Panel members may not be under contract to the FHWA lab. Individuals asked to serve on expert/peer review panels are asked to complete a disclosure statement and to identify any possible conflicts of interest.
Assessment Scope and Criteria
The TFHRC lab assessment criteria are based on the Office of Management and Budget's three criteria for Federal investment in research-relevance, quality, and performance. The review covers the administration and operations of the laboratory and its recently completed research, research in progress, and near-term future activities. Although lab assessments are not intended to be program reviews, as the panel members evaluate relevance, they do consider how the work of the lab supports the agency's mission and how well it addresses customer needs.
The expert/peer review agenda is planned with the panel chairman in advance. Effort is made to balance the panel's need for overview information with its need to engage in independent fact finding, investigation, and deliberations. The expert/peer review panel obtains information from many sources, including:
After meeting with the lab staff, FHWA managers, stakeholders, and customers, the review panel prepares a draft report that discusses strengths, key issues, opportunities for improvement, and other observations. The draft is shared with the lab managers and staff. At that time, the panel has the opportunity to receive feedback and to correct any misinterpretations or factual errors. The panel then finalizes its report and prepares a brief presentation for a closeout session with senior management. During this meeting, the review panel presents its recommendations and distributes its written report to the Associate Administrator and other senior managers.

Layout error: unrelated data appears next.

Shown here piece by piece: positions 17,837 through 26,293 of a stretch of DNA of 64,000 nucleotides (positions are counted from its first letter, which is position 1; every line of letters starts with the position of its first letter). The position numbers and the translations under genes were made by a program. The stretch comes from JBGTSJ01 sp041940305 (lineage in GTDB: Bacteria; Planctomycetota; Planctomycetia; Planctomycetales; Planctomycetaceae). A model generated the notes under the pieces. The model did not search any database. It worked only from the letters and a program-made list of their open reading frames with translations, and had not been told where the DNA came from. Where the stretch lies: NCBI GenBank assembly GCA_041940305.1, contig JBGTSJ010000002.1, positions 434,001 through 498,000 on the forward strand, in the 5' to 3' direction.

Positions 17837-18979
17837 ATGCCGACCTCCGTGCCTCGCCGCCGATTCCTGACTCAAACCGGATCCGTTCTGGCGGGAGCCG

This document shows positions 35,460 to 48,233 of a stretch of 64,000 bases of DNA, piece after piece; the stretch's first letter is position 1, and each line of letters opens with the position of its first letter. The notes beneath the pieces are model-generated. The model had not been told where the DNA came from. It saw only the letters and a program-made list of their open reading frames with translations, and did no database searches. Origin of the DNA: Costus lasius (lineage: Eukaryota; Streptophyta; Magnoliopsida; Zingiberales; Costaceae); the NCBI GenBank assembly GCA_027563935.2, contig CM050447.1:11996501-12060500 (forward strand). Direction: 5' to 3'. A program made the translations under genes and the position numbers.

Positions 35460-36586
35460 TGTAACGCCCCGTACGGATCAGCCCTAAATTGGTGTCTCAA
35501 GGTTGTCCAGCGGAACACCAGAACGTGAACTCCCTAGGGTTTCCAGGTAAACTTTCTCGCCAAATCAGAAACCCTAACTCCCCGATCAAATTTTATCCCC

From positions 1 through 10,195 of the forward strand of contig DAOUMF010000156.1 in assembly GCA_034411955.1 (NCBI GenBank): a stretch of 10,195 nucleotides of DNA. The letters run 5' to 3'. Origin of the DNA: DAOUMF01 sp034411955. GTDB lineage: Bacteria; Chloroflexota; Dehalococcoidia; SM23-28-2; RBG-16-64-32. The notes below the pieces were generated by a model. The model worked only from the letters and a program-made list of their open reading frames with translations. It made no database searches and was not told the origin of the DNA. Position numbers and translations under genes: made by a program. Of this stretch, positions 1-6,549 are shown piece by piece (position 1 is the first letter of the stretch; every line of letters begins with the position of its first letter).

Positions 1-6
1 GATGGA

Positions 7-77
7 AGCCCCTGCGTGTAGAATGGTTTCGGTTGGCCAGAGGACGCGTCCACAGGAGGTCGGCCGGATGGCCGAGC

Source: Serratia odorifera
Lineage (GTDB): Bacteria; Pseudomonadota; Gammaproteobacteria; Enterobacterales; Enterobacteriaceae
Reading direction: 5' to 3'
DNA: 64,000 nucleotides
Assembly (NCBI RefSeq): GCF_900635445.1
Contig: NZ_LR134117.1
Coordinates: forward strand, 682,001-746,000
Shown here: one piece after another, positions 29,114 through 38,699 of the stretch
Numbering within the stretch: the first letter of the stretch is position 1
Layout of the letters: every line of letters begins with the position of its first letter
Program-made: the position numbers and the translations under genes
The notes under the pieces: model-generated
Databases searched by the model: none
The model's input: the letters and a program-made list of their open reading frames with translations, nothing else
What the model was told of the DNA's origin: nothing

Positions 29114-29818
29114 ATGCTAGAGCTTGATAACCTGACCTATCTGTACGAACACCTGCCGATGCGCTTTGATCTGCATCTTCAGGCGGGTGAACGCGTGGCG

The lab assessment is not really complete until the agency considers and addresses the panel's recommendations.
Within a month following the assessment, the lab manager develops a matrix of actions to address the panel's recommendations. Progress is reviewed by FHWA management every 6 months. This followup process allows the lab to implement improvements in a deliberate and measurable way during the 4-year period between assessments.
HIGHLIGHTS OF THE 2003-2004 LAB ASSESSMENTS
During the 2003 and 2004 fiscal years, expert peer review panels conducted assessments of four labs: the Human Centered Systems, Asphalt, Hydraulics, and Traffic Research labs. The review panels each had five members from industry, academia, and government with at least one member representing each. The panel members were chosen from more than 100 nominations.
A dedicated meeting room and computer resources were provided for the panels, as well as an independent facilitator. The facilitator's tasks were to keep the panels focused on their assignment, assist them in formulating recommendations and writing their report, and serve as a liaison between the panel and FHWA staff during the assessment.
All four panels commented on the cooperation afforded them during the reviews. Staff members communicated openly and provided information freely during the presentations, lab tours, and interviews.
Although the 2003-2004 assessments covered four distinctly different labs, a significant level of commonality appeared in the observations and recommendations of the review panels. Overall, the lab assessment panels were impressed with the competence of the researchers and the quality of the work being done. They found good matches between projects and staff skill sets, great enthusiasm for projects, and generally good morale. TFHRC's research is relevant, high quality, and well executed, meeting State and national needs. Research products from the labs are recognized and used nationally and internationally.